Sunday, May 22, 2005

Venezuela To Pay Oil Royalties In Local Currency

Hyperinflation alert: In a near-certain sign the government intends to make the bolivar worthless, the Venezuelan government has decided to pay oil firms in the local currency rather than dollars, as was done previously.
Now, companies will have to register with a state-run currency agency, known as Cadivi, to convert local currency into dollars. The central bank pays Cadivi directly for currency transactions.

During the first quarter of 2005, Ramirez said PDVSA paid out US$890 million (euro705.17 million) to companies working under the operating contracts.

Cadivi is notoriously slow in processing dollar requests and demands excessive paperwork, prompting many companies to buy dollars at a more expensive rate on a booming black market. The official exchange rate is 2,150 bolivars per dollar, but one greenback fetches around 2,600 bolivars on the black market.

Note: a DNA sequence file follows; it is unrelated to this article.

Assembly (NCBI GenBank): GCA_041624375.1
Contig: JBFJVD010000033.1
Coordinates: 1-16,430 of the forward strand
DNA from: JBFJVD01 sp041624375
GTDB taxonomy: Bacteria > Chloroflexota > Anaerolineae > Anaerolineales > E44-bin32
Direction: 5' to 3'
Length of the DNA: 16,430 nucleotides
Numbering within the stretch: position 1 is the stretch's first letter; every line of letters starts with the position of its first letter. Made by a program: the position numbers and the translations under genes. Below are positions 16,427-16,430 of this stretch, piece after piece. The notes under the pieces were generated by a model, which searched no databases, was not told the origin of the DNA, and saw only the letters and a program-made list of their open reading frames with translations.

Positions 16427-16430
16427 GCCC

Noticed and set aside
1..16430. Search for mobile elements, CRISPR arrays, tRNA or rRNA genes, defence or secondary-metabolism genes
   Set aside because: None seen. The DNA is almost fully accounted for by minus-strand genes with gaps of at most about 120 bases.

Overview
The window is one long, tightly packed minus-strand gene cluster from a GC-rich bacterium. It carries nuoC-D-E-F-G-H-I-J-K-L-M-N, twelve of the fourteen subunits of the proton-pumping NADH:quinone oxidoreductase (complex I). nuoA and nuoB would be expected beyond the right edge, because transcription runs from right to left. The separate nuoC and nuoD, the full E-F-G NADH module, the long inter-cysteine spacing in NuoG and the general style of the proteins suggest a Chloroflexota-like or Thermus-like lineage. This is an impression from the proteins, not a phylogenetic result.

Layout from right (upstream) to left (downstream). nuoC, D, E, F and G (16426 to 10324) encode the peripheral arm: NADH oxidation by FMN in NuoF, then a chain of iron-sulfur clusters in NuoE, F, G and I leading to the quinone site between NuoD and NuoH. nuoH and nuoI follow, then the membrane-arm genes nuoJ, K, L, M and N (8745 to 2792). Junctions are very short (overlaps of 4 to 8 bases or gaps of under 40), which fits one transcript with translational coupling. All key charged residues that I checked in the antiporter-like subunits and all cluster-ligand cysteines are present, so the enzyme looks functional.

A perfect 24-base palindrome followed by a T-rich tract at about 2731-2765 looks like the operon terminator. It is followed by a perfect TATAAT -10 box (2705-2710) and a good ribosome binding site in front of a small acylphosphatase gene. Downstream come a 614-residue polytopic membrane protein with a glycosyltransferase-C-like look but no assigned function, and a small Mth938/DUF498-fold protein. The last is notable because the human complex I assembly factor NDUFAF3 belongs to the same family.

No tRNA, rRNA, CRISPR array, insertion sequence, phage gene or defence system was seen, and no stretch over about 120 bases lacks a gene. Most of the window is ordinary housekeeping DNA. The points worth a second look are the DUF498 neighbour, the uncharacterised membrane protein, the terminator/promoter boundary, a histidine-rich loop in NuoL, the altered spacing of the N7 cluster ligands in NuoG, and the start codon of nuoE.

Update: Two more Venezuela-related items: first, from the Seattle Times, a story about how activist Maria Corina Machado is on trial for treason thanks to a $31,000 grant:
The act of treason Machado allegedly committed? Her human-rights organization accepted $31,000 from the U.S. National Endowment for Democracy for voter-education workshops ahead of the divisive August recall referendum.
This in the context of deteriorating relations between Venezuela and the US. Second, this Houston Chronicle piece by Douglas MacKinnon indicating Venezuela and the "mad mullahs" of Iran are having talks about nuclear arms development. I give this kind of talk little credibility as yet, but the possibility remains sensible and so I don't dismiss it entirely.